FNS 9 Competition Announced

FMH USA has announced that sometime in the first of second quarter of 2013, they plan on selling a competition version of the FNS 9 pistol. I am not sure why they are announcing it almost a year early.

“The new FNS-9 Competition handgun will feature a five inch barrel and special sights that provide the shooter with a longer sight radius and a more precise sight picture,” said Ken Pfau, Senior Vice President for Commercial and Law Enforcement Sales at FNH USA. “This allows them to shoot faster with greater accuracy. The added barrel length also offers additional balance so there is less felt recoil and muzzle flip.”

Steve Johnson

Founder and Dictator-In-Chief of TFB. A passionate gun owner, a shooting enthusiast and totally tacti-uncool. Favorite first date location: any gun range. Steve can be contacted here.


  • FourString

    Finally! I’ve always wanted a five inch Fabrique Nationale pistol.

    I wonder, though, will they tighten up the backstrap, let alone offer a hammer fired (FNX) competition variant?

    Does anyone own an FNS and can explain what the merits of it are over its traditional DA/SA brother?

    • DW

      Same reason as to why some use Glocks or M&Ps and have some degree of success.

    • Doug

      I dry fired a FN(X or P, not sure which) last week and I was very impressed by the double action pull compared to my 92FS.

      The striker fired action offers consistancy on every shot. You’re not having to switch between DA and SA. It also takes out the decocking action and therefore adds to simplicity for carrying or combat situations.

      Not sure why they’re putting this info out so early for the competition model, but allow rumors of sub-compact models to fester for years.

    • FourString

      True, but I’ve always seen the consistency of shots argument to be a moot point IF you can carry cocked and locked. Personally, I’ve trained from the get-go on a thumb safety. When I draw from a holster, I flick off the safety in the same motion. It’s now a reflex.

      As long as the primer doesn’t fail, each pull is a consistent, light/crisp single action. And if a primer does fail, you have that restrike capability, or you could just pull the hammer back again.

      With most striker fired pistols, you’d have to rack the slide to eject a crucial round.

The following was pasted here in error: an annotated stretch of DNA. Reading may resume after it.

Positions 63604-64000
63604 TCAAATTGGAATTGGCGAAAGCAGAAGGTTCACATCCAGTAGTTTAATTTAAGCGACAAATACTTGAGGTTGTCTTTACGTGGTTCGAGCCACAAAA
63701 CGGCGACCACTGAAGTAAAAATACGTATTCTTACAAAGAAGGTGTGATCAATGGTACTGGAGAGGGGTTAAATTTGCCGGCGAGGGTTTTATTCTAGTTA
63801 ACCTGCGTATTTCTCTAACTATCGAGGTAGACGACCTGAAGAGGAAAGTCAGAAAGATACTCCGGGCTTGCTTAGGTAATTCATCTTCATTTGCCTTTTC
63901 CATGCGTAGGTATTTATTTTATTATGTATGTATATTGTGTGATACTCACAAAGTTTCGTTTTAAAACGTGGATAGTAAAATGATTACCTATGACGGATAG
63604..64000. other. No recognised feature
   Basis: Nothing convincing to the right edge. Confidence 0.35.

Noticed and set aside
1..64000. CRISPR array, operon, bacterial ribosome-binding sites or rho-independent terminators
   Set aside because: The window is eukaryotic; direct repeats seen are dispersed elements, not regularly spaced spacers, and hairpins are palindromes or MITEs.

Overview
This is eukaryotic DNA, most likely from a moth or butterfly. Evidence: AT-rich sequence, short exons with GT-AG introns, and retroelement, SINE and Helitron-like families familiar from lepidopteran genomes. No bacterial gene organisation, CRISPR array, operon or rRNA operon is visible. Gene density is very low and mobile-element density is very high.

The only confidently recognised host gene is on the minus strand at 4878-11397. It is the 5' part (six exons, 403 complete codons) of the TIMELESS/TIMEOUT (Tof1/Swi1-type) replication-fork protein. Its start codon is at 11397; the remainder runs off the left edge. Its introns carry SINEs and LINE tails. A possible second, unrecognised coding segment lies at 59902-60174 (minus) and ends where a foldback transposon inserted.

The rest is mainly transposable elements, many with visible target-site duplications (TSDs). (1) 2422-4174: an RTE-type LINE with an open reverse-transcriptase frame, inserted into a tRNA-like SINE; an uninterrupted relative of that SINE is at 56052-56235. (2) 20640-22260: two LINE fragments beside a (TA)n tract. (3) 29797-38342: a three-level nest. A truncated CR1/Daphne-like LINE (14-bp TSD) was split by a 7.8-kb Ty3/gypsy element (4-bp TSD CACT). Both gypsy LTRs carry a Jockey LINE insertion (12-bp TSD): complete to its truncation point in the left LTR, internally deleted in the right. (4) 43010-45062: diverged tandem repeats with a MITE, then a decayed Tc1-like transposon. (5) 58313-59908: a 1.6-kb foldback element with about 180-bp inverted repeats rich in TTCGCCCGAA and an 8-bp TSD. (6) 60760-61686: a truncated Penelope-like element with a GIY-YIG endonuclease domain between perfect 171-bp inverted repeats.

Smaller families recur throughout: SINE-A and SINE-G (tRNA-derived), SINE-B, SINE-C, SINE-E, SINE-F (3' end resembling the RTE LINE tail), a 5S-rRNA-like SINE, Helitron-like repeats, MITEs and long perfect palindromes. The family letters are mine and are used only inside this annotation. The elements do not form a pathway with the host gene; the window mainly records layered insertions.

• RadGeek

      I previously owned the FNX-40 and now have the FNS in both 9mm and .40. I actually love the hammer fired FNX, especially the SA trigger pull. The reason I “fell for” the FNS is its trigger pull. At around 5 1/2 lbs, it is crisp and consistent.

      The problem I ended up having with the FNX had to do with the way I grip a pistol: very high and I tend to ride the safety as you would with a 1911. I was occasionally decocking it when not meaning to while target shooting. Not often, just every so often. Once I saw and dry fired the FNS, I knew I had found a winner. A plus with the striker fired design is that you can grip it even higher due to its low bore axis design ergo minimal muzzle flip.

      I have found it to be very accurate (as always, shooter willing) and have even managed some decent 2″ groups off-hand at 25 yards. It is a frequent EDC (FEDC?) and has been incredibly reliable. I highly recommend it.

      • FourString

        Good to know! Certainly looks like the bore axis would sit lower in your hand!

  • W

    I like the FNS pistol, though wish they would have put a lever-style magazine release on it not added the safety. otherwise, they are outstanding handguns.

  • Jesse

    I suspect they are announcing it early because Dave Sveigny has been spotted using one on the net and people were asking “Well what the hell is that gun?”

    • FourString

      Spot on, I think.

      • Billy Bones

        Is Dave going to jump to “Team FN”?

  • norm

    I’d like them to come out with a fnp/x/s-9 in the tactical model like they did with the fnp .45 tactical.

  • george

    I’d rather have the safety and consistency of a FNX-9 competition version. SA/DA with a hammer prevents Glock Leg syndrome.

    • Samopal

      The pistol has a manual safety and segmented trigger. If you shoot yourself in the leg it’s your own fault.

  • J-

    Will it still have the heavy, squishy trigger of the standard FNS?

    • RadGeek

      Not sure which FNS you are referring to. I own two and neither’s trigger pull could or would be described as heavy or squishy.

  • Esh325

    Isn’t the whole point of a pre cocked striker trigger mechanism that it doesn’t need a manual safety? It kind of defeats the whole purpose of it.

  • Nicks87

    Guns like this make the 1911 obsolete.

    Not that Glock didnt already accomplish this feat 20 years ago but try telling that to someone who has seen too many Steven Seagal movies and lives in a fantasy world.

  • That’s a quick-witted answer to a diffiuclt question